The Washington Post reported, “Consensus is forming on what steps to take in cutting the deficit.” This bipartisan consensus includes “big cuts at the Pentagon. Higher taxes, including those on home ownership and health care. Smaller Social Security checks and higher Medicare premiums.” We can be sure the Pentagon cuts will be minimized. But they’re dead serious about the rest, as well as others not named—especially attacks on pensions and job security for public workers.

Reports from a recent meeting of state governors said that “everything is on the table” for possible cuts. This is necessitated by state funding gaps of more than $425 billion and surging borrowing costs for states (and cities as well). Governors of both parties, of course, ruled out tax increases on the rich.

On a level less noticeable to workers not typically informed of class-wide events, but no less insidious, bosses around the country continue their one-company-at-a-time imposition of cuts. One increasingly common scheme is the imposition of permanent two-tier labor schemes.

Louis Uchitelle reported in The New York Times on Nov. 19, “Even at manufacturing companies that are profitable, union workers are reluctantly agreeing to tiered contracts that create two levels of pay.”
In recent decades such schemes were presented as temporary measures until profitability returned. But increasingly employers are dropping the pretense and admitting they are imposing a permanent second tier with lower wages, benefits, worse work rules, casual status or no union membership—just because they can. In some cases, workers in the higher tier will be stuck into the lower one if called back after a layoff.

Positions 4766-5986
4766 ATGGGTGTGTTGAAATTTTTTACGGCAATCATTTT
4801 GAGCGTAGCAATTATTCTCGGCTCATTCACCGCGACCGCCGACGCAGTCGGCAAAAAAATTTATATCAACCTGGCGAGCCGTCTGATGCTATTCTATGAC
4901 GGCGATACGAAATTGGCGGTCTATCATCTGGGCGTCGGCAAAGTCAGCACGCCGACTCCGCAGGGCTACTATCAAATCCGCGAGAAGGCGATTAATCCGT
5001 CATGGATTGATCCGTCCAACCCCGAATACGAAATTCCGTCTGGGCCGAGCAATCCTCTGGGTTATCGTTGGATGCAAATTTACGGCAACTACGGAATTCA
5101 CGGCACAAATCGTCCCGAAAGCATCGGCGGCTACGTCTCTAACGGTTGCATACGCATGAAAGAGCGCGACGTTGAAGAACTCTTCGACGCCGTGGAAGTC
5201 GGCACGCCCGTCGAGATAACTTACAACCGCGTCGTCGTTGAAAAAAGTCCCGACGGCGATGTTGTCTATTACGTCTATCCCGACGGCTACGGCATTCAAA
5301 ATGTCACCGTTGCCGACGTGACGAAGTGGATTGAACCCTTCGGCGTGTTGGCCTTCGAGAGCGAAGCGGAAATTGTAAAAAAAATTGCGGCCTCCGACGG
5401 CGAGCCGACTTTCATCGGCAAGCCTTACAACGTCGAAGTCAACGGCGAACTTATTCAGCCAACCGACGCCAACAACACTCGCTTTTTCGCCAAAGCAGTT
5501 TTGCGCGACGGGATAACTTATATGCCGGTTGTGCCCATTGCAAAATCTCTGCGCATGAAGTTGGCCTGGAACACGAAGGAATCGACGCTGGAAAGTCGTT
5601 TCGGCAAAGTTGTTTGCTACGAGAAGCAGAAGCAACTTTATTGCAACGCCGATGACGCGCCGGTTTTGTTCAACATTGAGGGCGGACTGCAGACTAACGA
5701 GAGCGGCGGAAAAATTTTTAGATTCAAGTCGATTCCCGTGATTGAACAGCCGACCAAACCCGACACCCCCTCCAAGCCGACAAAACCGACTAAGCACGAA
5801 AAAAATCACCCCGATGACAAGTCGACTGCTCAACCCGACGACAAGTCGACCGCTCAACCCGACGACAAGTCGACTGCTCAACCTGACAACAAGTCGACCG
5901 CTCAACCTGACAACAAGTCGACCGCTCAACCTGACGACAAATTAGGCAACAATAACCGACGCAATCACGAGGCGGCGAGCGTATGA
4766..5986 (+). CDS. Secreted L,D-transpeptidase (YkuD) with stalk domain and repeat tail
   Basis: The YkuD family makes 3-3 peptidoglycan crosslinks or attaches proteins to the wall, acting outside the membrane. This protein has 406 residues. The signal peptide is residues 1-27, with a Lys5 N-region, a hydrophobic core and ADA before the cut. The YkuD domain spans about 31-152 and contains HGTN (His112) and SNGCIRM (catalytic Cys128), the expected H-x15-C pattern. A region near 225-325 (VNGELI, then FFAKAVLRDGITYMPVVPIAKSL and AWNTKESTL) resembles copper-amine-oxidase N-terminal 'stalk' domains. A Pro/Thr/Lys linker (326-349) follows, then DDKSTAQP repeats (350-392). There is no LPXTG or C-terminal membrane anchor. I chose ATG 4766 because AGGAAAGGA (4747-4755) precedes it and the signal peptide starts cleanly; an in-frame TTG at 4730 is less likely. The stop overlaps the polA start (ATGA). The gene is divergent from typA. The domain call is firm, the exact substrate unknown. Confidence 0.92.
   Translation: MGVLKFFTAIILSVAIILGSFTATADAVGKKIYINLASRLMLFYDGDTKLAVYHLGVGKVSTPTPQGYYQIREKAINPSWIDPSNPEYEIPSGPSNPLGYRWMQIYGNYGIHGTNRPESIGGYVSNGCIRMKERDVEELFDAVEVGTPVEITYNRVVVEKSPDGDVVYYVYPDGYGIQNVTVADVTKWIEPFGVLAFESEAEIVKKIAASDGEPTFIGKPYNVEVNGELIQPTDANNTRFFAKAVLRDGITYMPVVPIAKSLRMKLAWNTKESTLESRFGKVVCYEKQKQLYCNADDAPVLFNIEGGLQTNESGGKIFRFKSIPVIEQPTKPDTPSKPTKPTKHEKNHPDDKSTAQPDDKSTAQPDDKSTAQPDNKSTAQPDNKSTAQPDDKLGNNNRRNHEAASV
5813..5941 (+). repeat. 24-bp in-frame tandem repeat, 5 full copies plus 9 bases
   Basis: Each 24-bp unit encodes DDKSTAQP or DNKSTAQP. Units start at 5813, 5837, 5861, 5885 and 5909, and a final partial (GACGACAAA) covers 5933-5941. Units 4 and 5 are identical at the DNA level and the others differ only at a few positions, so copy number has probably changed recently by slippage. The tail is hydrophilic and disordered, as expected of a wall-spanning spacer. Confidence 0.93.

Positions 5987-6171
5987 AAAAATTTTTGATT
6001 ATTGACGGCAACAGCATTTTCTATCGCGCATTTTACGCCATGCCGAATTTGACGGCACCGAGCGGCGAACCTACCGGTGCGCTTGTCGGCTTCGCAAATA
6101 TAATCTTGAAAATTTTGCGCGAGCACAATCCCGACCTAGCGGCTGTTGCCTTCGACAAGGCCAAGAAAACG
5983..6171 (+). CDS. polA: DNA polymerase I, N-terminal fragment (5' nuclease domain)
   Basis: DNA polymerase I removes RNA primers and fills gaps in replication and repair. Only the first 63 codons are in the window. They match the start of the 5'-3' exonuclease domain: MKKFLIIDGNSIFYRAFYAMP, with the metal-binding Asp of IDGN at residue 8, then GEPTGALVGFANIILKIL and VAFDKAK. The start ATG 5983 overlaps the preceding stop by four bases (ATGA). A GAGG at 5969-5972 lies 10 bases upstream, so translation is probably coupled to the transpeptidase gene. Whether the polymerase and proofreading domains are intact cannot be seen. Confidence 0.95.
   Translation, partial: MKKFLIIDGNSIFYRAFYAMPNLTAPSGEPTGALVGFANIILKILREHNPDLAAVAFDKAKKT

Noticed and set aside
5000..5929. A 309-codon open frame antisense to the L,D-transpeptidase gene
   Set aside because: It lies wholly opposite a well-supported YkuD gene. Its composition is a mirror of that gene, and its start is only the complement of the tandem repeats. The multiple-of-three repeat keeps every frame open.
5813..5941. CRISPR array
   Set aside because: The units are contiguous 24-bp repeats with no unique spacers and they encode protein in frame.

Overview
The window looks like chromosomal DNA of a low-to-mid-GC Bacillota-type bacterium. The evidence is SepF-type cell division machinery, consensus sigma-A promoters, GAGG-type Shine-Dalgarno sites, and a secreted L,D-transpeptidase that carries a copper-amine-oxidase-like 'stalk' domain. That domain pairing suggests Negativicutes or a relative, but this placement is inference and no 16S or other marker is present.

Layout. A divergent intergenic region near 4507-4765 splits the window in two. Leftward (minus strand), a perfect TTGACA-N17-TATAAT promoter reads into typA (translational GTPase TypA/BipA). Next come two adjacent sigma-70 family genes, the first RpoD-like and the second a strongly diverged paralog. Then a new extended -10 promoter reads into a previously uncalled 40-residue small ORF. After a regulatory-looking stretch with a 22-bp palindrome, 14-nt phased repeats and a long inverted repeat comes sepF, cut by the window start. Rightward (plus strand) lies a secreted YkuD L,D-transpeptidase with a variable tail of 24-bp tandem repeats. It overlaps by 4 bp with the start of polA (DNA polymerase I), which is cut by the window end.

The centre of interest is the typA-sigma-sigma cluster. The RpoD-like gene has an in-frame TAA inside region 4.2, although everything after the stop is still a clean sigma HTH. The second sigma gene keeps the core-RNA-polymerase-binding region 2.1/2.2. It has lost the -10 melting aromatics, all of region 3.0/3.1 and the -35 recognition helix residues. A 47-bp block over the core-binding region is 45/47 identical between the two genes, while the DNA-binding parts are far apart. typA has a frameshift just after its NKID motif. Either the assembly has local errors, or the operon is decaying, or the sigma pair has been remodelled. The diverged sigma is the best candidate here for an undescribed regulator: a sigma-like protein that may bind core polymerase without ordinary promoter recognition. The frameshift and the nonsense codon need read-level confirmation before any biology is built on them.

The result of such cuts is already showing in booming corporate profits, which are up 28% over the past year, and reached an all-time high (although not adjusted for inflation) in the third quarter. Profits have grown for seven consecutive quarters.

Part of the profit boom is due to comparisons with last year’s low levels, especially the disastrous balance sheets of financial companies that took huge write-downs on bad investments. Another part, however, is their successful use of the crisis to squeeze workers. Thus businesses’ spending on compensation for employees rose only 7.6%. Economists also attribute the rise in part to stronger productivity (i.e., more goods turned out by fewer workers), as well as to rapidly expanding markets in countries such as India and China.